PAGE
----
Budapest, August 22, 2018 – Hungarian authorities have stopped food distribution since early August 2018 to some rejected asylum seekers held in transit zones on the Hungarian-Serbian border, Human Rights Watch said today. They should immediately ensure that all asylum seekers in custody are provided sufficient and appropriate food in line with the government’s legal obligations.
“The government has stooped to a new inhumane low by refusing food to people in their custody, apparently revelling in breaching human rights law, including its obligations as a European Union member, said Lydia Gall, Eastern EU and Balkans researcher at Human Rights Watch. “This disregard for people’s wellbeing smacks of a cynical move to force people to give up their asylum claims and leave Hungary.”
Two Afghan families and a pair of Syrian brothers are among those who were denied food after their asylum applications were rejected under a new admissibility procedure. While a breastfeeding woman and children in the Afghan families were provided with food, they were prohibited from sharing it with other family members, the families’ legal representatives told Human Rights Watch.
Acting on an emergency appeal filed by the Hungarian Helsinki Committee (HHC), the European Court of Human Rights (ECtHR) ordered Hungarian authorities on August 10 to resume food distribution for the two Afghan families, and has since issued similar orders in response to three other appeals, including on behalf of the Syrian brothers.
While authorities have respected the court orders thus far, dozens of other rejected asylum seekers may face food deprivation, Human Rights Watch said. On August 20, a pastor, Gabor Ivanyi, was denied access when he attempted to deliver food parcels to people in the transit zones. This occurred on a national holiday many refer to as the “Festival of the New Bread.”
Amendments to Hungarian asylum law enacted on July 1 allow authorities to deport asylum seekers whose claims have been deemed inadmissible even if they appeal the decision. Nearly all asylum claims by people who entered Hungary via Serbia or any other country listed as a safe third country under Hungarian law are considered inadmissible. March 2017 amendments to the asylum law state that rejected asylum seekers may be placed in the “aliens policing procedure” in designated areas, including the transit zones, pending deportation. Until the July amendments went into effect, allowing the authorities to remove asylum seekers from the territory during the appeals procedure, people in custody were not denied food.
The Immigration and Asylum Office (IAO) on August 20 stated that there is nothing in Hungarian law that explicitly obliges authorities to provide food to people in the “aliens policing procedure” in the transit zones. But Hungarian authorities do have binding obligations under multiple human rights treaties and norms that prohibit inhuman and degrading treatment of those in their custody and require those in custody to be treated with humanity and dignity. That includes providing them with food, water, hygiene, and medical needs. The government should act immediately to amend relevant legislation to ensure that everyone in a transit zone, regardless of the procedure or status of their claims, has the right to have their basic needs met, including for food.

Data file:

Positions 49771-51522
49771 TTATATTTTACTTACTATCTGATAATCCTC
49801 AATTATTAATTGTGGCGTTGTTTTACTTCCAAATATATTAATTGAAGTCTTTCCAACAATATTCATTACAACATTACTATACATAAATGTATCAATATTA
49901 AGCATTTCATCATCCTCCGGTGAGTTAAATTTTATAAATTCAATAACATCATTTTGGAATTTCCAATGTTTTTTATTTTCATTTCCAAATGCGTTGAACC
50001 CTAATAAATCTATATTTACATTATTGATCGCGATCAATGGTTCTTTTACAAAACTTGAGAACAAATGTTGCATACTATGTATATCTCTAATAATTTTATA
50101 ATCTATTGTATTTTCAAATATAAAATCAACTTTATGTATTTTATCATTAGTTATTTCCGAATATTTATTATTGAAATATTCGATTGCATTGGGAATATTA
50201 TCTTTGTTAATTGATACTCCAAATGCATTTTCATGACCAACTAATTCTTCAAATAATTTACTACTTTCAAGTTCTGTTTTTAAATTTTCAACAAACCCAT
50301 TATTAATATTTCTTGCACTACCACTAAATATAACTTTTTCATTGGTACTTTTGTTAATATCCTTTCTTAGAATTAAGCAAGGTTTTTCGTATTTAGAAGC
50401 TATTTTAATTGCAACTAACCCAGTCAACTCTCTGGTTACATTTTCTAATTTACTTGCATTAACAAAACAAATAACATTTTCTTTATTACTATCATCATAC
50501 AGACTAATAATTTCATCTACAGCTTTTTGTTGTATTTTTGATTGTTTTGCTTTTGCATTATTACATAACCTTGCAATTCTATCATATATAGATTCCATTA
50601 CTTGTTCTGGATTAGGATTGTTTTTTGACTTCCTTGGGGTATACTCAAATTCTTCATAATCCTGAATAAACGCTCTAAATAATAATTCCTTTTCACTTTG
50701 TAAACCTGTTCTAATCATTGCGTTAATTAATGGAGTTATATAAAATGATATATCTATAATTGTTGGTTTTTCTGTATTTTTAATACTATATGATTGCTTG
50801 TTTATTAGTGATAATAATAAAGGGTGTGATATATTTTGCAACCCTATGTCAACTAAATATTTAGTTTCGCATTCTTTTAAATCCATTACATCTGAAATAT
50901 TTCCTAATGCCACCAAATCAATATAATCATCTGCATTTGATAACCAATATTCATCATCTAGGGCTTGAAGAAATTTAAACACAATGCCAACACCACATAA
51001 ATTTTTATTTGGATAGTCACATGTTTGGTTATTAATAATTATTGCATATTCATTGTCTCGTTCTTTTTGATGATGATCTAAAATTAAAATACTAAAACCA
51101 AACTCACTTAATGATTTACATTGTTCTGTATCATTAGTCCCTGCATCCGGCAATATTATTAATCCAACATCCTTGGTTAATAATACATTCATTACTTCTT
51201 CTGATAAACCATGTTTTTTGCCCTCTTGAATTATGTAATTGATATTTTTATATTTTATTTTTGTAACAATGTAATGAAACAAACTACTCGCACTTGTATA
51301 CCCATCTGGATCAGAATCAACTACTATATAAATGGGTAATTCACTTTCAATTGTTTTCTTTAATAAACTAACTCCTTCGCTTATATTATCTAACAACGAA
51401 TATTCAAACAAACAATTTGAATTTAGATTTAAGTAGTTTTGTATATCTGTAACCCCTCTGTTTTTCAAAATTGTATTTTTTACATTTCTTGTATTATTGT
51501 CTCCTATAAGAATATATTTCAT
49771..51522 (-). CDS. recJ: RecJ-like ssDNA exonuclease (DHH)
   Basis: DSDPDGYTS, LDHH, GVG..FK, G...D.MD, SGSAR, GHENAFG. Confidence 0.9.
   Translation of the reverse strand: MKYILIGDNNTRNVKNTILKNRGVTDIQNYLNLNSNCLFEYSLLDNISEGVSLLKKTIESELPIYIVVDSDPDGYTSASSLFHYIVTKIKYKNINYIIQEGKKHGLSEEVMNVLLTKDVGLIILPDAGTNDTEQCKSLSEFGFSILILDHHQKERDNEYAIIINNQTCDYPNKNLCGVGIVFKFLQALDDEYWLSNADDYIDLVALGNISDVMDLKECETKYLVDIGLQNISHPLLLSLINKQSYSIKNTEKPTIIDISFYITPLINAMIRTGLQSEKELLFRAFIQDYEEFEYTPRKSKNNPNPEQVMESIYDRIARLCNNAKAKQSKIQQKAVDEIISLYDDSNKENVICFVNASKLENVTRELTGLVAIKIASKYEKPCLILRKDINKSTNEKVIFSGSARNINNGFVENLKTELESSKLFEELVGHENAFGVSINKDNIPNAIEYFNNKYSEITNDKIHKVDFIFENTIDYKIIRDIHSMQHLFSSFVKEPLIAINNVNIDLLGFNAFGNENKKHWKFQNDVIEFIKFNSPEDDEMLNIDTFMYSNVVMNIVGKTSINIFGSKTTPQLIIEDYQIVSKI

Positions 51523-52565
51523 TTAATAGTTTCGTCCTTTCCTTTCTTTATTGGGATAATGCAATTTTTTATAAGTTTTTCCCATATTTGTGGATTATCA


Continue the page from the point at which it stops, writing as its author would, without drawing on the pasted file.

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The July amendments to the asylum law were part of a broader “Stop Soros package,” which also makes it a criminal offense to provide services, advice, or support to migrants and asylum seekers, punishable by up to a one year in jail.
Since 2015, the Viktor Orban government has engaged in a virulent campaign against migrants and asylum seekers, including efforts to demonize organizations that provide legal and humanitarian assistance to these groups. One of the main targets is George Soros, the Hungarian-born philanthropist billionaire, known for funding nongovernmental and development organizations around the world, including in Hungary.
The “Stop Soros” package has drawn wide condemnation from EU institutions and the Council of Europe. On July 19, the European Commission took the Hungarian government to the EU’s Court of Justice for noncompliance of its asylum and return legislation with EU law. Simultaneously, it opened new infringement proceedings concerning the criminalization of organizations and people that provide support or assistance to asylum seekers and migrants.
The Venice Commission, the Council of Europe’s constitutional law expert advisory body, had already in June condemned provisions criminalizing activities and advocacy on behalf of asylum seekers and migrants in Hungary as overly broad and disproportionate.
“It’s completely outrageous and absurd that people have to turn to the courts to get a slice of bread,” Gall said. “EU institutions should take this latest attack on people’s rights, add it to the large file of rule of law and human rights concerns in Hungary, and send a clear message that blatantly abusing asylum seekers and flouting EU rules will have serious consequences.”
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